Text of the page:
Managing the Undesirables: Refugee Camps and Humanitarian Government
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According to a 2012 report by the UN High Commissioner for Refugees (UNHCR), ‘an average of 3000 people per day became refugees in 2012, five times more than in 2010.’ The number of refugees, worldwide, now stands at approximately 15.4 million. These figures are startling. Discovering effective ways to assist refugees, whatever the humanitarian crisis, is a matter of urgency. As the author of Managing the Undesirables, Agier’s aim is to describe and create an understanding of humanitarian governance.
Agier is an anthropologist, and his work is essentially an ethnographic account of his visits to refugee camps, mainly in central and western Africa, during the period 2000 until 2007. It provides an account of people’s lives in the camps, including a number of interviews, and the difficulties faced by the stateless, particularly in regard to the power exerted over their lives by the UNHCR and the NGOs which provide humanitarian assistance. Agier states that his main aim is to open up further paths for ethnographic inquiry ‘in one of these new imagined spaces which a few decades ago no one would have imagined could figure among the legitimate terrains of anthropology’ (p.134). His affiliation with Medecins Sans Frontieres (Doctors without Borders) enabled Agiers to access to the camps and closely examine the situation of the refugees located within their territory.
The work tackles the complexities associated with displaced persons and provides a raw account of the issues faced on the ground. It is particularly useful, from an anthropological perspective, including with regard to human rights. Problems that arise from the absence of recognition and lack of citizenship also make the book useful to those interested in the politics of identity and recognition. The book provides a straightforward account that brings the central problems to the fore in an easily understandable manner, with a focus on the day to day problems faced, such as the apathy that results from being dependent on humanitarian aid, with Agiers describing refugee camps as ‘waiting rooms’ (p. 72); a state that the majority of refugees find themselves in sometimes for months but more often for years.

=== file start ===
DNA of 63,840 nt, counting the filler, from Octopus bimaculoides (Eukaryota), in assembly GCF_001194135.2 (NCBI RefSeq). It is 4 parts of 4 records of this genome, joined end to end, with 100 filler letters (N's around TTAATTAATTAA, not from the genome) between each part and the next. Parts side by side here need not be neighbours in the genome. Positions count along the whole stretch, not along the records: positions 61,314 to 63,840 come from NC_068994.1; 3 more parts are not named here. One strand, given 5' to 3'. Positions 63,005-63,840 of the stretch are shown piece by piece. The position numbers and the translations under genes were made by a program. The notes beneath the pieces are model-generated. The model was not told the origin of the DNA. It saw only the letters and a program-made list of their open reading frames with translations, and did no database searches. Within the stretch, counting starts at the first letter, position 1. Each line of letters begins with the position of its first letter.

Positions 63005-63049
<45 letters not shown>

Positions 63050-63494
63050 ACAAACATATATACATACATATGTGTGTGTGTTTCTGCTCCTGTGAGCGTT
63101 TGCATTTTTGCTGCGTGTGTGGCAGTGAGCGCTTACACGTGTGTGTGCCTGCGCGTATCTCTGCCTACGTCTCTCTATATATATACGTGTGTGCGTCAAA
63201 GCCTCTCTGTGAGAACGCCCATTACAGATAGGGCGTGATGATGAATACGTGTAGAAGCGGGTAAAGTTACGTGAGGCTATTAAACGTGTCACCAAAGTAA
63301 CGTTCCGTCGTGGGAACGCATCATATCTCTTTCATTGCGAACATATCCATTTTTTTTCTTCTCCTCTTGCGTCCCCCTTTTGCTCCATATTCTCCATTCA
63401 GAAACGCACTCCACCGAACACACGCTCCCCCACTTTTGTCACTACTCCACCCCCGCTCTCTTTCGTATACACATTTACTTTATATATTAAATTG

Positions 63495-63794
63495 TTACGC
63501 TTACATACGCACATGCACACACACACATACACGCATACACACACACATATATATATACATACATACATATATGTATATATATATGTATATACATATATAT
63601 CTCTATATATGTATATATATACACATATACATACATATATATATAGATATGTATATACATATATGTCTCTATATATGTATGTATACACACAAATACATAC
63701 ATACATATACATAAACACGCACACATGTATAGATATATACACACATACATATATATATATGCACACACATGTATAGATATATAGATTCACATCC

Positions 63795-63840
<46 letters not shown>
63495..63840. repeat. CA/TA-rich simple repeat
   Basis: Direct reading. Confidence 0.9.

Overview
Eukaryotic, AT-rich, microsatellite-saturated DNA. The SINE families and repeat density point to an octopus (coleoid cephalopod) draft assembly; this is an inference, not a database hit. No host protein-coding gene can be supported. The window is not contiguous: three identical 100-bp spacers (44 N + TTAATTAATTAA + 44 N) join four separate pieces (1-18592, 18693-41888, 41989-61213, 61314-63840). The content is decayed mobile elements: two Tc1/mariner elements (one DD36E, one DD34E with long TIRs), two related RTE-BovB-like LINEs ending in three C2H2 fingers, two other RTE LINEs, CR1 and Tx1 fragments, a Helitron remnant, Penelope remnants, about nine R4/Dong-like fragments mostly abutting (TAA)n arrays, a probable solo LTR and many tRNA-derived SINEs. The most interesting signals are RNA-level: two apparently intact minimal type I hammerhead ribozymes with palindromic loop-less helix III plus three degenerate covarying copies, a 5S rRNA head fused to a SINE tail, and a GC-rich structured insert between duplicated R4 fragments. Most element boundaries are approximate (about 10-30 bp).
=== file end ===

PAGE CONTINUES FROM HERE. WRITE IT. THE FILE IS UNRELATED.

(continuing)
The power that humanitarian organisations wield over displaced persons is clearly described, from the labelling that occurs on entering the camps, ‘a hierarchy of misfortune’ (p. 213), to decisions about who exactly should receive plastic sheeting, and the distribution of food packages. This information meets the objectives that Algiers set out to achieve at the start and provides interesting reading and a thorough insight. However, it does, at times, seem overly descriptive, as well as short on solutions and more in-depth theoretical arguments.
It is inevitable that the provision of aid and what form this should take will be contested and face criticism. One of the most poignant points that Agiers makes is regarding the politics within the camps, and perhaps more importantly outside the camps, by the UNHCR and NGOs, with the camps described as places of ‘extra territoriality’ (p. 71) and ‘(z)ones of exceptional rights and power, where everything seems possible for those in control’ (p. 82). There is a striking contrast between the public perception of humanitarian aid and the impunity which organisations have, for example with regard to the forced return of displaced persons now urbanised after war and sometimes decades away from their homeland, yet expected to go back to their original lives as farmers (p. 120).
The book is essential in the context of the current debate on refugees. Perhaps the most worrying factor flagged up is ‘the impunity of those in charge’ (p. 155), and the way that privatisation is entering the field of humanitarism. Moreover, the post 9/11 era ‘strangely resembles science fiction, but permits the effective global application of an imperial police force, with humanitarianism as its left hand’ (p. 206). These issues are mentioned in the latter half of the book, and result in a desire for further elaboration. While Algiers describes instances where refugees themselves have carried out protests or elected leaders from among themselves as representatives within the camp, it is ultimately these powerful exterior forces which will determine the future of refugee camps and the status of displaced persons; as Agiers coins it ‘managing the undesirable’ and controlling the fate of those who ‘are viewed, simultaneously or alternatively, as vulnerable and undesirable, victims and dangerous’ (p. 201). Managing the Undesirables provides a good starting point for these issues, which is the main objective of Agiers, yet the issues at play need to be delved into more deeply, for example the idea of integrating displaced persons into existing towns and cities, which is usually more cost effective; or indeed, deciding what to do when long term refugee camps evolve into townships—a point made in the book. In addition, further ethnographic research is required, as his research terminated in 2007 and is largely centered on Africa. In sum, the book is a highly commendable ethnographic account that is easy to follow and provides a significant contribution to the current crises of the humanitarian movement.